Stars and Stripes: Troops Weigh In on New Space Force Insignia

Space Force troops are weighing in on which new set of enlisted insignia will grace their arms as they rise through the ranks, via a feedback survey designed to inform the final pick.

Guardians are offering their opinions on four sets of insignia, according to a picture posted to Reddit and verified by the Space Force. It’s the latest step toward crafting a unique culture for the newest branch of the military, created in December 2019.

One option is nearly identical to the Air Force’s chevron patches, but has the service’s delta logo over a globe in place of the Air Force star.

A second option resembles a downward arrow, with the delta and globe in the middle, while a third flips the design into an upward arrow. Those designs resemble aspects of Army, Navy, and Marine Corps insignia.

A fourth design features the stripes, delta, and globe inside a hexagon that grows as the person attains higher ranks.

Those options represent four archetypes of ideas that emerged as the Space Force crowdsourced suggestions, Chief Master Sergeant of the Space Force Roger A. Towberman told Air Force Magazine March 4. No one design that was submitted is included in those categories, but the service tried to combine hundreds of concepts into those four buckets.

Towberman has worn an interim version of the top enlisted insignia since April 2020, which combines the Air Force star with the Space Force logo, flanked by other stars. He recently announced that Guardians would get the chance to weigh in on the new patches in March.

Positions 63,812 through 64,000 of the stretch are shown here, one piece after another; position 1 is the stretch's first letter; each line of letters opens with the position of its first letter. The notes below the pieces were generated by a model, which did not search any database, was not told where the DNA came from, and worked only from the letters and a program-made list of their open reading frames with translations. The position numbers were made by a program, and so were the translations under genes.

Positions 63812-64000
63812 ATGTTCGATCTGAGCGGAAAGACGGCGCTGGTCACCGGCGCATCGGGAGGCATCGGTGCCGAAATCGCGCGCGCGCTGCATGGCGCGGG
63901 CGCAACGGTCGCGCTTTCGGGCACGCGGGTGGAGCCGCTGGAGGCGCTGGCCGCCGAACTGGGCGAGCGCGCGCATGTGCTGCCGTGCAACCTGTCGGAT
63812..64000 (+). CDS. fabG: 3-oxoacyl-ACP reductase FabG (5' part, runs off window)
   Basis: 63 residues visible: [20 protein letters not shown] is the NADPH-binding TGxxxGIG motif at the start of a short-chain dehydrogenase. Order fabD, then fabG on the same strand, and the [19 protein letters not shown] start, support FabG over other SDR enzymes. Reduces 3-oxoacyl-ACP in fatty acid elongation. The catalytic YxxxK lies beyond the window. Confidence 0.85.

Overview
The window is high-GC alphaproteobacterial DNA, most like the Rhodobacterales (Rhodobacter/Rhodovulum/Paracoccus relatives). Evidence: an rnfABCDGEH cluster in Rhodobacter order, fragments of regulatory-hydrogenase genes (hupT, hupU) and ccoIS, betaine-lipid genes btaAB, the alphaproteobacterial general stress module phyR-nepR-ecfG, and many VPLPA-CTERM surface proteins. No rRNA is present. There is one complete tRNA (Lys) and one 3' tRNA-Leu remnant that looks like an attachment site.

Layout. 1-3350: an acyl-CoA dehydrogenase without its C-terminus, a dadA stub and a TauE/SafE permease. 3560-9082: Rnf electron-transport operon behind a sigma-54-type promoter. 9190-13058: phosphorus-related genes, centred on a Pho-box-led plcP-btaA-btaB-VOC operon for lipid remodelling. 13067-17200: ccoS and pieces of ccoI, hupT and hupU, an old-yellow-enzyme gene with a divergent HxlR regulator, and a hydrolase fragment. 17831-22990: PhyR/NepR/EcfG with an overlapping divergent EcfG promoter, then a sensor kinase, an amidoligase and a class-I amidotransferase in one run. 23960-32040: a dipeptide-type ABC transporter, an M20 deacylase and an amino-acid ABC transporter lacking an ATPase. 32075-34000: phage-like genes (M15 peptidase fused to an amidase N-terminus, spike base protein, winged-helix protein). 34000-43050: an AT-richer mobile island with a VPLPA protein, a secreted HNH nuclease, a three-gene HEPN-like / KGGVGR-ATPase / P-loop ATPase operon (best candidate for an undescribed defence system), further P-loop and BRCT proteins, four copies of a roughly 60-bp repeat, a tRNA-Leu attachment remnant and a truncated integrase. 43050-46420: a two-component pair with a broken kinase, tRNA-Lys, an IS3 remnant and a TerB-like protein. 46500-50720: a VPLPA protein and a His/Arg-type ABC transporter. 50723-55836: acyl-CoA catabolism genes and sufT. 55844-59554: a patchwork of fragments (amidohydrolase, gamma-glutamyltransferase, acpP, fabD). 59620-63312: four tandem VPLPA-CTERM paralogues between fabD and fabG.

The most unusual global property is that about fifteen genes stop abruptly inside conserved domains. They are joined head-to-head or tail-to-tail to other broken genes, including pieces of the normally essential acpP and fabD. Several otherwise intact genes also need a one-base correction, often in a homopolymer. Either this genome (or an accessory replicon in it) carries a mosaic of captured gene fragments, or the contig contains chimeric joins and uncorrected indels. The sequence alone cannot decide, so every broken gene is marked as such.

The survey going around is the “first salvo” of insignia ideas, Towberman said, and the Space Force wants to hear what its thousands of members think. The service will gather that feedback and tweak the designs to better reflect what the force wants to see.

“I want people to be part of their own future,” he said, even if the final result doesn’t make everyone happy.

Some people on Reddit compared the curved stripes to orbits, while others criticized the delta and globe as looking too busy. Others are concerned the Space Force will end up with “Air Force 2.0” instead of trying something more outside-the-box.

Towberman, too, often worries about the Space Force’s brand and heritage.

But it shouldn’t matter whether the end result looks like something else that already exists in the military, he said. What matters most is that Guardians make their choice with intention and craft something with meaning to them.

People should see what they want to see in the designs instead of trying to guess what the Space Force means by the various combinations of stripes and symbols, he added. He believes being as open-minded as possible, not prescriptive, will lead Guardians to the right decision.

Various iterations of the insignia will evolve throughout 2021, and the Space Force could announce the winning design by this winter. Towberman said he hopes to attend the service’s second birthday banquet—that milestone comes at the end of December—in the Space Force’s new dress uniform, with fresh insignia attached.

If they don’t make it to that finish line in time, Towberman said, “It’ll bum me out.”